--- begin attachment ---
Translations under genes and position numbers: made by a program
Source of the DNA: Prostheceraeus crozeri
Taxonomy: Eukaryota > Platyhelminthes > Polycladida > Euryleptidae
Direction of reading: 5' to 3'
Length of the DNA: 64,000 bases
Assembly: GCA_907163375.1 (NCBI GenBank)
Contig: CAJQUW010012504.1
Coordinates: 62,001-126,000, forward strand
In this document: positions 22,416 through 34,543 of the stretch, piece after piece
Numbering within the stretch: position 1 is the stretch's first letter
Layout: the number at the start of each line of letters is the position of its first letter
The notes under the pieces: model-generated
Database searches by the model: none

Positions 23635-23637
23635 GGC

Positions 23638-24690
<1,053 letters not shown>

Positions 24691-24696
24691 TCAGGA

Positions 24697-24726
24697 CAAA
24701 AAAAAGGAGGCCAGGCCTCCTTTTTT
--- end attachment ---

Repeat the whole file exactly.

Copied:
Translations under genes and position numbers: made by a program
Source of the DNA: Prostheceraeus crozeri
Taxonomy: Eukaryota > Platyhelminthes > Polycladida > Euryleptidae
Direction of reading: 5' to 3'
Length of the DNA: 64,000 bases
Assembly: GCA_907163375.1 (NCBI GenBank)
Contig: CAJQUW010012504.1
Coordinates: 62,001-126,000, forward strand
In this document: positions 22,416 through 34,543 of the stretch, piece after piece
Numbering within the stretch: position 1 is the stretch's first letter
Layout: the number at the start of each line of letters is the position of its first letter
The notes under the pieces: model-generated
Database searches by the model: none

Positions 23635-23637
23635 GGC

Positions 23638-24690
<1,053 letters not shown>

Positions 24691-24696
24691 TCAGGA

Positions 24697-24726
24697 CAAA
24701 AAAAAGGAGGCCAGGCCTCCTTTTTT